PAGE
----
Fracture Xbox 360, PS3 Review

It’s groundbreaking! Ever since I sat down to write this review I’ve being wondering how I could possible shoehorn that pun in. However, the more I think about it, the more I realise there is no way I can truly describe Fracture as any kind of landmark achievement in the genre. In fact, almost every idea in the game is rather stale, and everything else is more or less a pale imitation of what was seen in its peers.

There is however that terrain deformation gimmick, which is the big selling point. This is supposed to give you the option to alter any part of the environment at your whim. Hypothetically, this will give you the freedom to tackle battles just the way you want, allowing you to make your own cover and get uber-creative with your gunplay. Initially this deformation based gameplay looks kind of cool, and most people should get a bit of a buzz at seeing the ground oscillate at their command at first. However, as you go on you’ll be hit by a huge amount of limitations which end up being dramatically detrimental the the enjoyment of the game. In fact, it kills the fun factor stone dead!

Even though the premise of making your own cover, jumping out from behind it, and taking down an enemy sounds like fun, it turns out not to be. There are many reasons for this, with the drab environments high up on the list of complaints, as almost all battles in the game work around the same premise. For example, you’ll almost always face a bunch of enemies at close quarters and a sniper that sits further away and constantly takes pot shots at you. You then make your cover, take down those closer enemies, and try and work your way up to the sniper by rising and lowering terrain.

If repeating this same technique over and over again does not sound bad enough, then the fact that enemies don’t even react to getting shot, and take almost a whole clip before going down will annoy even more. There are however a few set pieces in the game to break up this monotony, but none really lift the game out of the hole it quite early digs itself into. Basic movement also seems very slow in the game, so even when you’re supposed to running at high speed you’ll feel like you running through molasses.

There is puzzle solving included, but this regretfully grows staler much quicker than the gunplay. It’s nice to throw a grenade into a grate to cause a pillar to shoot up and open the grate, but when you have to constantly repeat puzzles based around this same idea it will ultimately start to, erm, grate on your patience. If you were to compare it to something like Portal, a game which expands on a simple idea the more you play it, then with Fracture you’ll experience the exact opposite, where puzzles revolve use the same idea, but this time you repeat them into absolute tedium. So much so, that by the second or third level you will see the solution to a particular problem coming a mile away, thus taking away any enjoyment you have solving it.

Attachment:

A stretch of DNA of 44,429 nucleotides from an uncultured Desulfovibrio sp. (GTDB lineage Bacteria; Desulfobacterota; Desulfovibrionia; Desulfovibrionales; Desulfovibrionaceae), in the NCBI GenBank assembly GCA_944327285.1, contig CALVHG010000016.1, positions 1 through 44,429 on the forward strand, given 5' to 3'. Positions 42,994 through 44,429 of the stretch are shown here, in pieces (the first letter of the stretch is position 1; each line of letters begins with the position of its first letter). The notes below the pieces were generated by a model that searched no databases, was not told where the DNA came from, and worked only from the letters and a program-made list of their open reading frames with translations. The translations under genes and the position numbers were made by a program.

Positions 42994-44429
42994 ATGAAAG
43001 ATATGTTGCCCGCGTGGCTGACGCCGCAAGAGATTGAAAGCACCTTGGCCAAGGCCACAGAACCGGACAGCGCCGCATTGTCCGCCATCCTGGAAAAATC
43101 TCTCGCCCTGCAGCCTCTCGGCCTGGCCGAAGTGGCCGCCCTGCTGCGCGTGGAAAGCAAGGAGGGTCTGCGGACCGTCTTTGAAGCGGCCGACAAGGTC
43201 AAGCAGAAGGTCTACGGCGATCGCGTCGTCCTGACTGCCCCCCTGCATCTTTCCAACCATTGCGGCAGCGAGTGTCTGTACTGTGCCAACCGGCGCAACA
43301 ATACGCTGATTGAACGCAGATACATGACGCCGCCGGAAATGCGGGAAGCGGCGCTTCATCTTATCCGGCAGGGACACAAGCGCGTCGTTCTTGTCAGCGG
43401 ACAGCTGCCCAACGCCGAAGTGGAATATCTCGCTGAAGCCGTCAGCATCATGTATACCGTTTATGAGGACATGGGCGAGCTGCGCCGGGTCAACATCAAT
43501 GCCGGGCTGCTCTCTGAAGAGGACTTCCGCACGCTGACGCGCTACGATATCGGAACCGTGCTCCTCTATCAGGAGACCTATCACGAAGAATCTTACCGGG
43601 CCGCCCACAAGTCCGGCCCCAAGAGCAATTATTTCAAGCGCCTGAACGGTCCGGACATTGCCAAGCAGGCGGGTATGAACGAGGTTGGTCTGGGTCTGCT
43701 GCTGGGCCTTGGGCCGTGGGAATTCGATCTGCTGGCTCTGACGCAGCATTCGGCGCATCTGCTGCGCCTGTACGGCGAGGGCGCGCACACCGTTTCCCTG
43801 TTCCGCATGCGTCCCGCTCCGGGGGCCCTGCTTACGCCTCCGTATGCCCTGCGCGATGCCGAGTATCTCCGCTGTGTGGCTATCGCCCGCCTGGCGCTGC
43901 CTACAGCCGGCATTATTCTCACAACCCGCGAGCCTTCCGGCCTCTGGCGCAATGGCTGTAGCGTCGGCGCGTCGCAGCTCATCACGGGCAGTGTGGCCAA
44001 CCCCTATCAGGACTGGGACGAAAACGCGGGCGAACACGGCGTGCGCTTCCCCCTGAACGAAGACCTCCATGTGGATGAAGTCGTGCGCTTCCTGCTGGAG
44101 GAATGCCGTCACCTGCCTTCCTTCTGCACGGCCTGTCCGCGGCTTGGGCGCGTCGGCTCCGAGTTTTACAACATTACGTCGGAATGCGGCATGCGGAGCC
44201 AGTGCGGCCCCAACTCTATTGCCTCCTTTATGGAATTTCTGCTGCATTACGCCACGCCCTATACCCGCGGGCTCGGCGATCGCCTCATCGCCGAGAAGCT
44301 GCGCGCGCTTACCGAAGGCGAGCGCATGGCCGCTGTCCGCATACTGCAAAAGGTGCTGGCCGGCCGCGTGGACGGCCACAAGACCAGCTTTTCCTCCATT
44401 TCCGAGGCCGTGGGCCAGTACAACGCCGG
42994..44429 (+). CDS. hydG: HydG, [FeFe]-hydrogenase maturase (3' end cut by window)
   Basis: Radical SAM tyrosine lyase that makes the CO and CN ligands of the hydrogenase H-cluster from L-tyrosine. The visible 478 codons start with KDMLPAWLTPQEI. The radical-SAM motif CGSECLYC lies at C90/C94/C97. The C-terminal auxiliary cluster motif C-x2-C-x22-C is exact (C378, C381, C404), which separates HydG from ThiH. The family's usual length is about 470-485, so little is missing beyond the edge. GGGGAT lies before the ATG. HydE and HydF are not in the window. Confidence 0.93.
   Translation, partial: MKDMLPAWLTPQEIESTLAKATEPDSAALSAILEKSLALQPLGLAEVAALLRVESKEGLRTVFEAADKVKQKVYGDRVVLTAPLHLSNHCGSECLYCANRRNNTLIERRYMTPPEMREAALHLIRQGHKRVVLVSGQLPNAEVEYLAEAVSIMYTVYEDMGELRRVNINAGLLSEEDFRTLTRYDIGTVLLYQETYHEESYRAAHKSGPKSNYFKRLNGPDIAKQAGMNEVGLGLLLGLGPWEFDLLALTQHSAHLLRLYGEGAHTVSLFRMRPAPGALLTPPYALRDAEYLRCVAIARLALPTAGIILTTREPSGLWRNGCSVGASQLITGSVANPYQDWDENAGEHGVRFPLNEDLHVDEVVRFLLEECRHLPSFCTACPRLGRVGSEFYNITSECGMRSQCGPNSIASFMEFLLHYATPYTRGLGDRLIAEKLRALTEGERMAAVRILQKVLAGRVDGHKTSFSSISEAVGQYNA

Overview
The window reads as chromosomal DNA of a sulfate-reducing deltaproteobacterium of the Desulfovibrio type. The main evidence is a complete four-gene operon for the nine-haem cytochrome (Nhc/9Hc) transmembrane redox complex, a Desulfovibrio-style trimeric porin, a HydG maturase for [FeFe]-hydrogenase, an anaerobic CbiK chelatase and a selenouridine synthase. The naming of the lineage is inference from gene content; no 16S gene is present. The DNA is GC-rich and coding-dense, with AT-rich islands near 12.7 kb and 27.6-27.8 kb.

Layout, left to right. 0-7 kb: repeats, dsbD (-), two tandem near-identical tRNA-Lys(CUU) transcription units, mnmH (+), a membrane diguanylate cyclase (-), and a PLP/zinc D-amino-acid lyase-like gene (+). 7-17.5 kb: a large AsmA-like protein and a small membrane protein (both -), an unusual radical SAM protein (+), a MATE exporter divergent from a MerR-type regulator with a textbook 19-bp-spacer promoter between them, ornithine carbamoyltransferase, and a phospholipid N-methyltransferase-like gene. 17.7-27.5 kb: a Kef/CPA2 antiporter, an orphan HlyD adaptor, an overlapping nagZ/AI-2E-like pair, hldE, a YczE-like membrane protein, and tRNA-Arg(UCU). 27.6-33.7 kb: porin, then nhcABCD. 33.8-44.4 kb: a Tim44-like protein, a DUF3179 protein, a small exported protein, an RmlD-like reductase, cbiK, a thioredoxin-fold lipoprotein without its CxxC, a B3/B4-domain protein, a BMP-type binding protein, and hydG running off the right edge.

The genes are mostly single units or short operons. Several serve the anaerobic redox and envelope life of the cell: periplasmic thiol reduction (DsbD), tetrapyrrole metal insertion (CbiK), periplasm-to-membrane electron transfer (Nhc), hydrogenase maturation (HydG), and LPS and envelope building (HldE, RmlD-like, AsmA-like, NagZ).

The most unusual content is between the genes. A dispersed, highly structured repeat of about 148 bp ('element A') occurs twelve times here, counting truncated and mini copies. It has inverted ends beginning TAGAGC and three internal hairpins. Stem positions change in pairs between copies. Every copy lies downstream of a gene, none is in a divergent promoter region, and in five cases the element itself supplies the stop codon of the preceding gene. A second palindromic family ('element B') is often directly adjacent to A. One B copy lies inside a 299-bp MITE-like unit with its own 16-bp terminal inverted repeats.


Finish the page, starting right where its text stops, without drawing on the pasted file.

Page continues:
In terms of presentation there is not much to like either, as the game is not too colourful, with everything being a mixture of grey, green or a drab muddy brown. If you were to compare it to something like the upcoming Mirrors Edge, then it is probably the most contrasting game you could get in terms of colour. But even compared to the murky feel of Gears of War, a game which uses similar colours, Fracture still comes of feeling rather uninspired.

Michael Giacchino, an amazing composer who has worked on the likes of Lost, Call of Duty, Medal of Honour, and Fringe (which is the new hotness according to the cool kids), does help make the music something special. However, the epical nature of the compositions just aids in making the generic feel of the rest of the game even more apparent, so it seems the game can’t even score a victory in one of the few areas where it excels.

However, there was one singular part of the game I really liked. So much so that it deserves a whole paragraph to itself. The name of this beauty is the Vortex Grenade, and it is one of the more entertaining weapons seen in a shooter in ages. As you can probably guess by its name the Vortex Grenade is a grenade which causes a vortex to form when thrown. The vortex will then suck up everything nearby before dispersing and tossing everything it has collected away – think of it as the black hole in Geometry Wars, but in full blown 3D. It really is a sight to see, and one of the only “wow” moments the game has.

So, all things considered, and with countless other shooters coming out over the next few months – most of which look to be significantly better in quality – you’d have to very devoted to the genre to even think about putting your money down for this one. The story is bad, the gameplay is shallow, and ultimately that leads to a lacklustre game. It does not even have co-op options, which could have helped its appeal slightly.

That said, it should be noted that the idea of terrain deformation is a good one, and one that deserves to be expanded on, but this time around its implementation is significantly below par in execution. So much so, that I’d be hard-pressed to recommend the game to anyone – even as a rental.

4 out of 10
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